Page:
Capitalism with a conscience? Social stock exchanges could be the answerAug 4, 2023
Instead of serving markets, we should have markets serving our needs for a fairer, greener world. Enter social stock exchanges – the institutionalisation of doing good.
The US Federal Reserve has raised interest rates again, but the mood in the stock markets suggests that, after a mild recession, it may be time again for wine and roses. Stock markets globally are at their least volatile in a while – like the calm before a storm.
Meanwhile, scientists are warning about El Nino effectsEl Nino effects and a possible disruption to the Gulf Stream, which basically takes the warm waters off Mexico up the East Coast of North America to the cooler waters of the Artic Northern Atlantic.
With global warming melting the Greenland ice caps and carbon-rich permafrost, scientists think the Gulf Stream could collapse, with devastating impact on global weather and food production. If food output is disrupted, on top of the reduction in grain and fertiliser exports due to the Ukraine war, expect inflation to roar back, especially for emerging markets.
Financial markets do not seem to factor long-term climate issues into short-term price considerations. This raises the question: who do the markets really serve?
Finance, of course, is a virtual human creation to serve the real economy. But after four decades of global financialisation, it seems the real economy is now serving financial interests. Markets are becoming more concentrated.
A recent study of US foreign accounts found that a big chunk of the multi-trillion-dollar offshore financial markets were held on behalf of a fractional minority – the super-rich who seek to avoid taxation, and have secrecy and anonymity. The recent banking shakeout has also left big banks bigger than ever and the US equity run-up is being led by the “Magnificent Seven” tech stocks.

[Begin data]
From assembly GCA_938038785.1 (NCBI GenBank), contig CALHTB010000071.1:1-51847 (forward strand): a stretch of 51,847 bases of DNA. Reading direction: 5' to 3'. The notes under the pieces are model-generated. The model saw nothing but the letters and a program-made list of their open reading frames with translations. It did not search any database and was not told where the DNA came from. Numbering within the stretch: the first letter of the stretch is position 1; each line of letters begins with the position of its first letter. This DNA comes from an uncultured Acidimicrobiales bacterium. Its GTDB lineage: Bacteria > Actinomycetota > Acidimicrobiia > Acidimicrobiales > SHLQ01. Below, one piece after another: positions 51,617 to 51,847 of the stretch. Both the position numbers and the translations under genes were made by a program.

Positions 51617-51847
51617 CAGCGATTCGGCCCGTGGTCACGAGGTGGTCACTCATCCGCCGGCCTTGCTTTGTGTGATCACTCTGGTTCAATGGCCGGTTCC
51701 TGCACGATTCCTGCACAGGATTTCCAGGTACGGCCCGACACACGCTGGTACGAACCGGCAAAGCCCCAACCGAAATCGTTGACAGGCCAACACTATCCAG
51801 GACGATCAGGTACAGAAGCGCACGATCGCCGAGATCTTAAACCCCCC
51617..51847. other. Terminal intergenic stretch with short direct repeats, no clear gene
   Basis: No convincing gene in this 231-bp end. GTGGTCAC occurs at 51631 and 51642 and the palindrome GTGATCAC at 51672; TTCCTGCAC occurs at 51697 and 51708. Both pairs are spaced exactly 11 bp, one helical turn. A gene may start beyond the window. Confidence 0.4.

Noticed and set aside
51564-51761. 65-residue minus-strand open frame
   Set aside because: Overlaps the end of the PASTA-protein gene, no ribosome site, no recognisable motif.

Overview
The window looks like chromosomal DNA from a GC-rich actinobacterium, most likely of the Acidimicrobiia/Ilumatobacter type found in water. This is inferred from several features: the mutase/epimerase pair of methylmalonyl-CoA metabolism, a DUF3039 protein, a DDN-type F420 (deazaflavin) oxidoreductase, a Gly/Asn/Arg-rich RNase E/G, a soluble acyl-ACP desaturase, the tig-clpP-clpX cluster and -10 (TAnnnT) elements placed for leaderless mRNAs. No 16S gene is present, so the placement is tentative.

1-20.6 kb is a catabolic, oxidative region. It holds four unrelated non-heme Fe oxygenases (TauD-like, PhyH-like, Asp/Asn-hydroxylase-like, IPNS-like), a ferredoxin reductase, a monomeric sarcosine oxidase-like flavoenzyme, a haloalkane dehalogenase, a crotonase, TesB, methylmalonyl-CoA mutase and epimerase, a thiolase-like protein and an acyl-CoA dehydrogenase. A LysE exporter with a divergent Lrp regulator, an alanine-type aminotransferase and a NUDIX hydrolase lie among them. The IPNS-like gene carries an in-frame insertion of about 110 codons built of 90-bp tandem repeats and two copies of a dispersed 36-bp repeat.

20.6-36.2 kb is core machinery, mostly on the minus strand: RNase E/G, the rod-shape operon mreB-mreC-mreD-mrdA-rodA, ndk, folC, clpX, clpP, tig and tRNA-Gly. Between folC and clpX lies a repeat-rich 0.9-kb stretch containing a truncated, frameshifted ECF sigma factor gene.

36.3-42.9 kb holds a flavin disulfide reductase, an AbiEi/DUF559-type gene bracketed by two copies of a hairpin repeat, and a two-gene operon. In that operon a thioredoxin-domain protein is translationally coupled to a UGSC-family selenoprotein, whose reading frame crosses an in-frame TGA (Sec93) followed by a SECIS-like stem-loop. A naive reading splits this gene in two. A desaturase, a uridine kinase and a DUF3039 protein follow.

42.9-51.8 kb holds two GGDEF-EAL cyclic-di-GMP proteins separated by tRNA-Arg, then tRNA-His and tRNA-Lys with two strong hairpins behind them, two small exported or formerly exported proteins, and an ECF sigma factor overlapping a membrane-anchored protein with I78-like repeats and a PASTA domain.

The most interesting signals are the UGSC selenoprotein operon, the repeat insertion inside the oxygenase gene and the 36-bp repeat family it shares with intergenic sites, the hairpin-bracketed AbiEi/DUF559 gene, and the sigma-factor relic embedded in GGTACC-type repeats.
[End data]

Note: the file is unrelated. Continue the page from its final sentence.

How should we reimagine the role of money and finance? Finance is the glue that links those who work for a living and those who rely on capital, which comprises natural capital such as land and resources, and human capital such as intellectual property rights. Across the world, the share of labour income in gross domestic product has noticeably fallen.
In the United States, wages as a share of GDP has dropped 64 per cent in 2001 to 59.7 per cent by 2019. In Malaysia, this has also fallen, from 35.5 per cent in 2017 to 32.4 per cent last year. This long-term trend of capital earning more of a share of global income has led to the current push for higher wages, which is threatening to produce a cost-push inflation.
After decades of quantitative easing and negative real interest rates, capital is being rewarded more handsomely than labour – and those who can borrow money cheaply are effectively doing so at the expense of poor savers and the labour force majority.
But rising interest rates are beginning to restore the balance between labour and capital. Higher real interest rates will begin to squeeze asset bubbles, reduce speculation, and force business and consumers to be more efficient.